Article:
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Tuesday, 28 November, 2000, 01:09 GMT
Skin diseases 'ignored in elderly'
care homes
Patients in care homes are vulnerable to skin problems
Seven out of every 10 elderly people in the UK have some sort of skin disease - but many are not getting the right treatments.

In particular, patients living in care homes are not having decent access to help for skin problems, says a parliamentary inquiry.

Skin conditions which affect the elderly
Psoriasis and Eczema - itchy scaly rashes
Leg ulcers and pressure sores - 3% over 85 suffer from them
Scabies - common in residential accommodation, causes extreme itching
Lymphoedema - chronic and uncomfortable swelling
The Associate Parlimentary Group on Skin has called on the Department of Health to make more funding available for television and radio campaigns.

Its report, published on Tuesday, has found that while the majority of these skin conditions are entirely treatable, many older people are either too ashamed to seek help, or do not get the right help when they aks.

Skin diseases such as psoriasis, eczema, scabies, and even cancers such as basal cell carcinoma, are more common in the elderly.

Consultant dermatologists believe that up to 50% of their patients are more than 60-years-old.

Elderly patients with skin diseases are often at the bottom of the pile

Peter Lapsley, Skin Care Campaign
Bruce George, MP for Walsall and chairman of the Associate Parliamentary Group on Skin, said: "It's clear that many of the far-reaching findings of the report, that a strategy based around prevention is key to any future policy on dermatological care for the elderly.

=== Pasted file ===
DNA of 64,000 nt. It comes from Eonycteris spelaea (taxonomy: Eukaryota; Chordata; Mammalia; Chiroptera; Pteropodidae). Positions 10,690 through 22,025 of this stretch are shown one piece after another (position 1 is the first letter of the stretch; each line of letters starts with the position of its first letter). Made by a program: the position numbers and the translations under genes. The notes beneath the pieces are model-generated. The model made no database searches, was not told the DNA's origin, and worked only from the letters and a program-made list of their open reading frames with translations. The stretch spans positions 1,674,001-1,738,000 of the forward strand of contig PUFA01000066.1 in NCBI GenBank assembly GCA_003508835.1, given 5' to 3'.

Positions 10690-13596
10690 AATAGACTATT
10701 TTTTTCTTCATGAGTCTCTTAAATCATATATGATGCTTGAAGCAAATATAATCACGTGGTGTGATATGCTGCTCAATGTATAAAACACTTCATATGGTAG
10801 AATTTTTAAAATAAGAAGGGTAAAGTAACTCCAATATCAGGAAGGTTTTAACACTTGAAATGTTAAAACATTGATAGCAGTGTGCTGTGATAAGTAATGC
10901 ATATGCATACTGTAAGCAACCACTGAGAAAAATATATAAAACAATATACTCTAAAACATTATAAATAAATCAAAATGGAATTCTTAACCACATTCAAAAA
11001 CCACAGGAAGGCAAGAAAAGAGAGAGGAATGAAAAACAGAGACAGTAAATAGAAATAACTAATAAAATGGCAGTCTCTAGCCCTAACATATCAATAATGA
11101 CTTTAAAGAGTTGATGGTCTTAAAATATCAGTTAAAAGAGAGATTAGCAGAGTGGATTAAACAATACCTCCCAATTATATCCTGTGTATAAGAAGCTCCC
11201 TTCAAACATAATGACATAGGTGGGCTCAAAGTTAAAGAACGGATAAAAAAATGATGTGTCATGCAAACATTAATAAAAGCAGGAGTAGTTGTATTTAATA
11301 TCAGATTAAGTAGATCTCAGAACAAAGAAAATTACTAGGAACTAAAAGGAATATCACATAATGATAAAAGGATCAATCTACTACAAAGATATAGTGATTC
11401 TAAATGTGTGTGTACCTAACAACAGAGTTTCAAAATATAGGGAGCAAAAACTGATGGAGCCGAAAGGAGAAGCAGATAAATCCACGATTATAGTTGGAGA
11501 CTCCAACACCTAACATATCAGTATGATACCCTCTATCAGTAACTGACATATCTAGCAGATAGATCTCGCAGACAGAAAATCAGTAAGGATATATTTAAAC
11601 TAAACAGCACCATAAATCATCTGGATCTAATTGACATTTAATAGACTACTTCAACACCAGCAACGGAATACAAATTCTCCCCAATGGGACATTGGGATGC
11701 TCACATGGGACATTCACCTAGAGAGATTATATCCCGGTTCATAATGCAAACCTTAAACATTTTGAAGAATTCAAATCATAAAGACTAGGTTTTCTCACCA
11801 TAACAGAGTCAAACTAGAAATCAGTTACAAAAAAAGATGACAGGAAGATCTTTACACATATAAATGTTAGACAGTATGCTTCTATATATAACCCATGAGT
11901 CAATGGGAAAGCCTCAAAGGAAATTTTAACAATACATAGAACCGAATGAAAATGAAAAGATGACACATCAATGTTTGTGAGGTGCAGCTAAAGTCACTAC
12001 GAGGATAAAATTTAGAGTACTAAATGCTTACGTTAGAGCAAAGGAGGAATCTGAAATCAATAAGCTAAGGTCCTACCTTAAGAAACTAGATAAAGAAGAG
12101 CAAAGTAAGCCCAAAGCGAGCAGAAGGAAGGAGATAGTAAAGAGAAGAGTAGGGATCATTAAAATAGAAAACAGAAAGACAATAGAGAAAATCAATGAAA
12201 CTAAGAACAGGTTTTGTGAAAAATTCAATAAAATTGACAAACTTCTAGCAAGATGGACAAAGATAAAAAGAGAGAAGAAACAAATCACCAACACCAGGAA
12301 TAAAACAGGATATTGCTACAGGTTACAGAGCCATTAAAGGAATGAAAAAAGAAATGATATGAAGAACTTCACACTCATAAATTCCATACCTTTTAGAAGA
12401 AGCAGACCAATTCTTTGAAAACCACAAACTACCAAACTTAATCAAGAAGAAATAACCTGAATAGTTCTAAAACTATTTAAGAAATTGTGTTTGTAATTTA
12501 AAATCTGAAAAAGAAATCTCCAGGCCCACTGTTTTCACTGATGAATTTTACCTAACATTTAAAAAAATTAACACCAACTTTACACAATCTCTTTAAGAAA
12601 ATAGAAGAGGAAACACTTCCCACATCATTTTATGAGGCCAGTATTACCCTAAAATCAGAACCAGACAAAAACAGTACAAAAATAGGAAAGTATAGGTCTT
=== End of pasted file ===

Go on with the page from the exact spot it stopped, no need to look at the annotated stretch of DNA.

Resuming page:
"The enquiry recognises that ageism has no part in a modern NHS which strices to deliver high standards of care to all parts of the community."

The Skin Care Campaign welcomed the report. Its chief executive, Peter Lapsley, said: "The enquiry confirms what we've suspected for long time - that elderly patients with skin diseases are often at the bottom of the pile when it comes to healthcare.

"Dermatology, particularly in elderly patients, has been de-prioritised, but the report shows that timely preventative measures can make a huge difference to the quality of life of millions of patients."

The inquiry report says that pressure sores - often caused by being bedridden long-term, are an example of an almost entirely preventable condition which costs the NHS hundreds of thousands of pounds to treat, and leave patients in misery.

It calls for pressure ulcer prevention to be a priority in hospital targets.

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11 Jan 00 | Medical notes
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